Q

How to elicit performance requirements

Eliciting performance requirements from business end users necessitates a clearly defined scope and the right set of questions. Expert Mary Gorman explains how to effectively gather information.

I need advice on how to elicit performance requirements from business end users. And, we need to know what is "fair" to ask for, such as Web pages, data file loading, search/retrieve from data base, and reports (from request submission to return).

Let's start by positioning performance requirements as a type of quality attribute, a category of nonfunctional...

requirements. (Refer to the answer to "What is the difference between functional and nonfunctional requirements?" for a description of the two types of requirements.)

Performance requirements define how well the system performs certain functions under specific conditions. Examples are speed of response, throughput, execution time and storage capacity. The service levels comprising performance requirements are often based on supporting end-user tasks. Like most quality attributes, performance requirements are key elements when designing and testing the product.

Performance requirements need to be considered along with other types of quality attributes (e.g., reliability, robustness, security and usability as well as availability, interoperability, safety, efficiency and flexibility). Some quality attributes can conflict with one another and require the business to make tradeoffs. One example is among different types of performance requirements: High throughput performance (ability to process a large volume of transitions within a timeframe) can degrade response time. Or, battery life on a hardware device (another performance requirement) can impact strength of the lighting on a visual display, potentially degrading usability.

Two ways to help you elicit performance requirements are: 1) clearly define the scope for your project so you don't spend time on requirements that are not necessary and 2) ask questions based on your analysis models.

Analysis models should be developed collaboratively with business subject matter experts. These analysis models help you explore and validate user requirements while also providing you with a foundation for eliciting both functional and nonfunctional requirements. (For more on analysis models, see "Software requirements: Using models to understand users' needs.")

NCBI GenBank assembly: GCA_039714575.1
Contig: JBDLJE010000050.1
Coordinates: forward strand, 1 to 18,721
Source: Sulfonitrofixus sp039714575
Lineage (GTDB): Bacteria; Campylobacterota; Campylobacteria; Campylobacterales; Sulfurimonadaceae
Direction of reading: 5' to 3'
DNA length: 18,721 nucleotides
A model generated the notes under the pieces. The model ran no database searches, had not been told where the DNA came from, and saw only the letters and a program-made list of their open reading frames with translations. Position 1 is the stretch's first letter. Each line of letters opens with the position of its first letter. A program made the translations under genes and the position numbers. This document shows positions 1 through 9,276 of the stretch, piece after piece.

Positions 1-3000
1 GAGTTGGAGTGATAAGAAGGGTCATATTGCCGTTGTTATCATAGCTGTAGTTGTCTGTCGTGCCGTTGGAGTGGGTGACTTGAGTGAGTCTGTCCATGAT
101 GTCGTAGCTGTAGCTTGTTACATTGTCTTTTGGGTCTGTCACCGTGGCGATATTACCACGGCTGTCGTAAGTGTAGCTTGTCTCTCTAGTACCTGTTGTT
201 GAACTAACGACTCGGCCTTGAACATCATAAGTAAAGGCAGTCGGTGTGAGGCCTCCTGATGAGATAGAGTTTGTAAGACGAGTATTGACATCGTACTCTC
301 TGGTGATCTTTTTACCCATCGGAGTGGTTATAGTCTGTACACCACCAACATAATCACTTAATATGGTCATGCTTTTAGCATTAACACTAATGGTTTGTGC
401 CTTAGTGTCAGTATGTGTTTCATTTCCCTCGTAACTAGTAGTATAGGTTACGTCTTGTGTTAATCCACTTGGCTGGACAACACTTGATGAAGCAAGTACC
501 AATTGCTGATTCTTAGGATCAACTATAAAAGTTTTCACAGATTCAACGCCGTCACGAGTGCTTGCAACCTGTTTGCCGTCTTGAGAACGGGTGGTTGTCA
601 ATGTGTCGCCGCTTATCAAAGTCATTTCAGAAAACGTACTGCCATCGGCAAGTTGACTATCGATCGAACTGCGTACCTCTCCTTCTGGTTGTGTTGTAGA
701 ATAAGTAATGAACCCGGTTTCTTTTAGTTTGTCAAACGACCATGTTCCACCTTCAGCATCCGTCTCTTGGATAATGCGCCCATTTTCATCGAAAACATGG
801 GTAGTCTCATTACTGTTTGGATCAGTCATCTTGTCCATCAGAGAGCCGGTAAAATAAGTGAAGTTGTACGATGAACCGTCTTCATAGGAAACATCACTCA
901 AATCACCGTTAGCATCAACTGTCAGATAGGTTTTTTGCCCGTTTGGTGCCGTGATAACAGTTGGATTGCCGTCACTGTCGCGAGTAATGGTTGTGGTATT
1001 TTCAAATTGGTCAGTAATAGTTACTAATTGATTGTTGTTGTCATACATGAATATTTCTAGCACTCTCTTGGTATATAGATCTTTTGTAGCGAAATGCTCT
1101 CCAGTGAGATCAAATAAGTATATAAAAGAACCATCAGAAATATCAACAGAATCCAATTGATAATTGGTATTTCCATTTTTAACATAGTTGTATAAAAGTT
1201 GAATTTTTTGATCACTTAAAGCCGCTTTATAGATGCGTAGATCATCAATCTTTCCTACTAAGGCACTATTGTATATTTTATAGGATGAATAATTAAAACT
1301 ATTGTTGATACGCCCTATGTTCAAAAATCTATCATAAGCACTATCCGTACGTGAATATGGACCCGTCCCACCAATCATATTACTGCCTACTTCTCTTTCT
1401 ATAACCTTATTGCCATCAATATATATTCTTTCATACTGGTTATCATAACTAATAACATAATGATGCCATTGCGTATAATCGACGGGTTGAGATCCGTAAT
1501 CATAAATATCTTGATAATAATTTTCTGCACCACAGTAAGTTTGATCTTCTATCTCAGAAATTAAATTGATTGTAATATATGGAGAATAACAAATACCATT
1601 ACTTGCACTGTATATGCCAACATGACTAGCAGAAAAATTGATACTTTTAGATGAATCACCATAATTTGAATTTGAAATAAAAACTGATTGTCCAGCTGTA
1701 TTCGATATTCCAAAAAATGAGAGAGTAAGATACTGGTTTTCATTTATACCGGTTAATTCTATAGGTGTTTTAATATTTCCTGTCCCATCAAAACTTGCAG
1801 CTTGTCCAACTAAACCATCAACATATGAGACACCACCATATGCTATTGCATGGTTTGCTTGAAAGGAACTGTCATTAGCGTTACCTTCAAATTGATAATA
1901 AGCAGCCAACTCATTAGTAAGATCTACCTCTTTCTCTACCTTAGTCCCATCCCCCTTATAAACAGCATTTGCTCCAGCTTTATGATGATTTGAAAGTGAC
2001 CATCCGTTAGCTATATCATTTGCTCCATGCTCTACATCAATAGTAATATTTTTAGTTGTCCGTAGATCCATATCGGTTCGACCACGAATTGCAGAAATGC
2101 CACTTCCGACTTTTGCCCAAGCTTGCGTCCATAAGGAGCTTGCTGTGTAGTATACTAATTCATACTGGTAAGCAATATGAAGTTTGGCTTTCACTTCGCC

Let's look at some examples of how you can use analysis models to elicit performance needs:

  • For behavior requirements detailed in process maps or use cases: How frequently does this activity occur? What are the minimum, maximum and average executions per hour/day/week/month/year, as well as any peak periods? When must this activity be available for use? What is the minimum, plan and wish level of throughput time?


  • For structural requirements defined in data or object models, ask, for each subject area: What is the expected number of instances per day/week/month/year, as well as at peak periods? What is the projected growth rate?


  • For interfaces requirements initially identified on a context diagram and subsequently elaborated in report details or user interface prototypes/storyboards: What is the triggering event for this interface? How frequently does the event occur? For a UI (user interface), what are the usability needs such as the minimum, plan and wish level of completing a certain type of task? How quickly would you expect novice users to learn the product? Would there need to be minimum number of keystrokes or clicks for certain tasks? Would a specific probability of task completion be important? These specific questions help you understand type of performance requirements such as ease of learning, ease of use and probably of completion.


  • Requirements engineering resources:
    Don't overlook nonfunctional software requirements

    Defining good performance requirements a joint effort

    Software requirements elicitation and documentation
  • Across all models, business rules: How should the system react to error conditions? How frequently may the error occur? How much time should it take for a user to recover from an error?
  • These questions are a "fair" way to elicit performance requirements from the business community. They are accurately linked to the functional scope. They do not presuppose a design or require detailed technical knowledge. They are expressed in terms that can be validated by the business subject matter experts. But elicitation is not the end of our work! For ideas on specifying nonfunctional requirements see the reference in the answer "Using Six Sigma for software project management."

    This was last published in April 2008

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    Thanks, it really helps me a lot
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    Awesome, glad we could help :)
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    These are definitely some helpful tips to keep in mind. My team is responsible for a number of back-end data processing services. We haven't really got subject matter experts to go to, though. In most cases, there is no one who could give us clear answers to these questions. We may be able to get some time from a DBA to review our applications' data access, but that's about it.

    It's definitely an area we need to put more though into, though. We recently had a major incident due to performance issues with our data ingress process.
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